Keeping Local Amphibians Safe During Migration

Foragers by night, these amphibians are an essential predator to insects and invertebrates during their mature years. Protecting the breeding season and patterns is essential to keep the ecosystem balanced. Photo Courtesy of Dylan Moscoso

If you think winter in the Hudson Valley is harsh, imagine spending these months underneath a frozen log, practically encased in ice. In New York State, mole salamanders and wood frogs are among some of the species that spend the colder months hibernating while waiting for the spring, their breeding season.

Once early March comes, the temperature begins to rise, and the ground begins to thaw out. Once the air temperature hits around 40 degrees Fahrenheit, any rainy night becomes a swarm of action that many never even see. Coming out of hiding, these amphibians make their way under the cover of darkness to a nearby woodland pool, the rain keeping their sensitive skin moist and able to take in oxygen.

Heading to these temporary pools, many amphibians find themselves on the wrong side of an asphalt road. Due to their slow speed, small size and lack of awareness from drivers, fatalities can be high in areas with heavy amphibian migration and even low-intensity traffic. Efforts have been made in areas like the Hudson Valley to mitigate amphibian fatalities and to help them cross the road, safekeeping an essential link of our local food chain.

As the migration patterns for these amphibians are easy to follow, volunteers working a few hours after dark in a high-risk area can save anywhere from tens to hundreds of these otherwise endangered animals. By midnight, cars are low in frequency and most amphibians are able to cross safely without intervention being needed.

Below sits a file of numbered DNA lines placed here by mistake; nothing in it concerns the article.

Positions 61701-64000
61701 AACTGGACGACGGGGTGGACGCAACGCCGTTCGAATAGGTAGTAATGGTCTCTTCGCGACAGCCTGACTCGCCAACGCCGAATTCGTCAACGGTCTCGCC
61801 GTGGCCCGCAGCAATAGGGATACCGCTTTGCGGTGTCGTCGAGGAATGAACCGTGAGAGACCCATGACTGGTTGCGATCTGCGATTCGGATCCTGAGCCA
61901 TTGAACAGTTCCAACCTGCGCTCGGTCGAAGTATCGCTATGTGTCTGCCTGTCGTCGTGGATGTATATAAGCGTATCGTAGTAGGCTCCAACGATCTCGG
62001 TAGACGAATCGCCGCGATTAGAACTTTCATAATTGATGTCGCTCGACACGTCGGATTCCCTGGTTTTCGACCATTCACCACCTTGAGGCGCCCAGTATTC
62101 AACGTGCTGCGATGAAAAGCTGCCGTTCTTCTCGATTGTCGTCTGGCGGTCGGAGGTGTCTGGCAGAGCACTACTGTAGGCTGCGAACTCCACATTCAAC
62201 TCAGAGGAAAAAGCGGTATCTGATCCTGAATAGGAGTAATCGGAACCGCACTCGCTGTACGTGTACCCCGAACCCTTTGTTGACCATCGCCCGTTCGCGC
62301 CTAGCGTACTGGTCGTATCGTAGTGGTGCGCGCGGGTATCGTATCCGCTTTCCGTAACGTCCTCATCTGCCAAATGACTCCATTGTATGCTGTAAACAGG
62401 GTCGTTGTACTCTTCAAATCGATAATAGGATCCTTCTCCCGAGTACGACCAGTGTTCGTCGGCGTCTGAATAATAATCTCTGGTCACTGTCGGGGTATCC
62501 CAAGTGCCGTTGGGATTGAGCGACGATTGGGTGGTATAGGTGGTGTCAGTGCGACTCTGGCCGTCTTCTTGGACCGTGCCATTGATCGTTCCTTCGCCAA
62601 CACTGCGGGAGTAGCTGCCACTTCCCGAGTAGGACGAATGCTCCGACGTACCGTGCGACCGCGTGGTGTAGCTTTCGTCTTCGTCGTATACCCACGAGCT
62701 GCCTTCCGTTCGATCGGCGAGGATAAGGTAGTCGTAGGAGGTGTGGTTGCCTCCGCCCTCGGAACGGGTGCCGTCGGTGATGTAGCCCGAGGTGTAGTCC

In New Paltz, the Department of Environmental Conservation (DEC) hosts a training program and provides resources for locals to take action. The Amphibian Migrations and Road Crossings (AM&RC) Project has three goals: locate roads where these migrations take place, record migrations alongside weather and traffic conditions and help them cross these roads.

The DEC offers in-person and virtual training sessions, alongside resources and training modules that act as a self-educating opportunity or a refresher for veteran volunteers. The resources include information sheets, such as identification guides, as well as forms to record and submit data for the project. 

While the following is not a replacement for official training or going through the necessary short courses they provide, consider it a basic outline that demonstrates the amount of effort and steps involved to become a volunteer yourself. Before considering joining the cause, read the following go through the DEC’s resources available online.

After watching the modules, printing out field identification guides (use a waterproof sleeve or laminate it if you can, they also give out laminated copies at training sessions) and ensuring you know what you’re looking for and how to record it properly, you still have to find a site. There are two ways to do this: work with an experienced volunteer, or roll your sleeves up and get on Google Maps.
When trying to find your own road with high potential for migration, look for roads with woods on either side; small bodies of water on one side also indicate possible migration. Most importantly, if you do plan to help out this spring, bring adequate lighting and reflective gear.